Beyond a Boundary (1963) is C.L.R. James's classic memoir and exegesis of cricket in the colonial West Indies. James (1901-1989), a native of Trinidad who spent many of his adult years in Britain, was involved with cricket as a player, critic and commentator. He was also an historian, novelist, cultural and political critic, and activist. In Beyond a Boundary he describes how irrevocably enmeshed the sport was in his own development, as well as in the political, social and racial struggles of his time. 

  Beyond a Boundary  was published in Britain in 1963 and in the US in 1983. My copy is from 1993, published by Duke University Press.

Beyond a Boundary was published in Britain in 1963 and in the US in 1983. My copy is from 1993, published by Duke University Press.

I wish I was knowledgeable enough to discuss how this has all played out in the fifty-plus years since Beyond a Boundary was published. I'm not, but I want to offer to you this statement by James explaining the premise of this book. It speaks to the roles sport can play in defining a society and the points of struggle, of contest, and of contradiction within it. 

I haven’t the slightest doubt that the clash of race, caste and class did not retard but stimulated West Indian cricket. I am equally certain that in those years social and political passions, denied normal outlets, expressed themselves so fiercely in cricket (and other games) precisely because they were games. Here began my personal calvary. The British tradition soaked deep into me was that when you entered the sporting arena you left behind you the sordid compromises of everyday existence. Yet for us to do that we would have had to divest ourselves of our skins. From the moment I had to decide which club I would join the contrast between the ideal and the real fascinated me and tore at my insides. Nor could the local population see it otherwise. The class and racial rivalries were too intense. They could be fought out without violence or much lost except pride and honour. Thus the cricket field was a stage on which selected individuals played representative roles which were charged with social significance. I propose now to place on record some of the characters and as much as I can reproduce (I remember everything) of the social conflict. I have been warned that some of these characters are unknown and therefore unlikely to interest non-West Indian readers. I cannot think so.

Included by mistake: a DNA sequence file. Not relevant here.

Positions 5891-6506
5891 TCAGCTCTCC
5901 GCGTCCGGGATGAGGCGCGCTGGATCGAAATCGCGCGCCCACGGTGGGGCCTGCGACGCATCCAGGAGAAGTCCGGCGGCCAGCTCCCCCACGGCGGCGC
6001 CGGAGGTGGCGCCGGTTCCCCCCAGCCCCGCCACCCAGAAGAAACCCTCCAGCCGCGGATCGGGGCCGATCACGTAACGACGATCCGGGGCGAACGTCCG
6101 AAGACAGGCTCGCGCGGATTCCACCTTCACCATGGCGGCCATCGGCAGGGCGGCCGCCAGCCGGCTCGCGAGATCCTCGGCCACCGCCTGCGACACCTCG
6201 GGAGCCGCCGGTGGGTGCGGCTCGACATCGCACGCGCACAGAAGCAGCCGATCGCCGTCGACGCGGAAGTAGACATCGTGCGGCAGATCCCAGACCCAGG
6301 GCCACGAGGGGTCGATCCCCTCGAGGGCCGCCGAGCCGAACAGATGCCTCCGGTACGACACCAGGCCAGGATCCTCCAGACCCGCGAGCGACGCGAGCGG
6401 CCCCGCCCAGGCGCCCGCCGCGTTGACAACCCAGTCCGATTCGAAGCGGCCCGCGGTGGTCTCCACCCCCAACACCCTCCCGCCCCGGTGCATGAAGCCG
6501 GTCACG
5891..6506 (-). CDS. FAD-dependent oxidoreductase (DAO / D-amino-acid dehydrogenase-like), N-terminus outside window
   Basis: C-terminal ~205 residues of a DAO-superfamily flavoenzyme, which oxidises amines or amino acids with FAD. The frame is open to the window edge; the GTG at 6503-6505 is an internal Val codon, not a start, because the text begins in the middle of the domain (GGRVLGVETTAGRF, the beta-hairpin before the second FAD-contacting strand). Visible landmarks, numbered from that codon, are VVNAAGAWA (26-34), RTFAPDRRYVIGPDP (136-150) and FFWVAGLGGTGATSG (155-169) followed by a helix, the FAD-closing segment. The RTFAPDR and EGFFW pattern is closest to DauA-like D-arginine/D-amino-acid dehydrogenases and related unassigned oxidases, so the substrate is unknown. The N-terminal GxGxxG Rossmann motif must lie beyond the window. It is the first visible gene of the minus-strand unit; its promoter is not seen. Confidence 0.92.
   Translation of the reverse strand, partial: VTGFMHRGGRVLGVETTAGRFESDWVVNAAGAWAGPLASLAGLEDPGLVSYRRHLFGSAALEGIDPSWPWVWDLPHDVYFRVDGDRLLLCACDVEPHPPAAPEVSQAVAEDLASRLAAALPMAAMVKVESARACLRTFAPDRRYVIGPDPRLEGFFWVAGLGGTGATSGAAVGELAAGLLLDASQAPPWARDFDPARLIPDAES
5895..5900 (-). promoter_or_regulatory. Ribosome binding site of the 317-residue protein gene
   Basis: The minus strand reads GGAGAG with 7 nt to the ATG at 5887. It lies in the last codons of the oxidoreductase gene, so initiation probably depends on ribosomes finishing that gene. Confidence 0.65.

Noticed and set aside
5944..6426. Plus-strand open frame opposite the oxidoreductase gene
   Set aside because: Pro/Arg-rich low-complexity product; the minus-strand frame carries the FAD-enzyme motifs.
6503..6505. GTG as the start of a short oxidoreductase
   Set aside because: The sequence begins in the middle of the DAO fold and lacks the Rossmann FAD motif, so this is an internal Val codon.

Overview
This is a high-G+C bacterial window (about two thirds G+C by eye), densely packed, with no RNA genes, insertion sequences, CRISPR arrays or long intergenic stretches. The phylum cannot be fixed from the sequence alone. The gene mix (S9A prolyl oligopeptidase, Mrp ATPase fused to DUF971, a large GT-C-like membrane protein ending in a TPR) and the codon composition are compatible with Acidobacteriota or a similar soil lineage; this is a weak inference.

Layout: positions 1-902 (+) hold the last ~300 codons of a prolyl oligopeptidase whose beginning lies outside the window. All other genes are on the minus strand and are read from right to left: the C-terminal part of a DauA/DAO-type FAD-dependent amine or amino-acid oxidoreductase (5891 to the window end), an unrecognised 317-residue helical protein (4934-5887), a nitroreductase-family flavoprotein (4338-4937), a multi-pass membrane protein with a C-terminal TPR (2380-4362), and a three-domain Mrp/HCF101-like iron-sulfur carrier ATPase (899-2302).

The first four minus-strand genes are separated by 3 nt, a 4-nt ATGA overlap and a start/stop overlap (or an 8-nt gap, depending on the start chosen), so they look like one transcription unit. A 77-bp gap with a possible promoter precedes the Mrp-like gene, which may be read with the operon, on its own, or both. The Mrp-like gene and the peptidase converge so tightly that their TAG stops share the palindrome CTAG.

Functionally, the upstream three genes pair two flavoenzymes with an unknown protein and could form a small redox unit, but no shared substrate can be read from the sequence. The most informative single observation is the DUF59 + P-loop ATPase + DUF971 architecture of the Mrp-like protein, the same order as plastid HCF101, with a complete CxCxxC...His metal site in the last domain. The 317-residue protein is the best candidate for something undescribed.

He was right in that. Beyond a Boundary certainly held my interest, even though its "players" were not only unknown to me (as is cricket, largely, I'm afraid!) but also long departed from the planet. The circumstances James describes are fascinating and, though intricate, they resonate widely. I learned a lot from this book.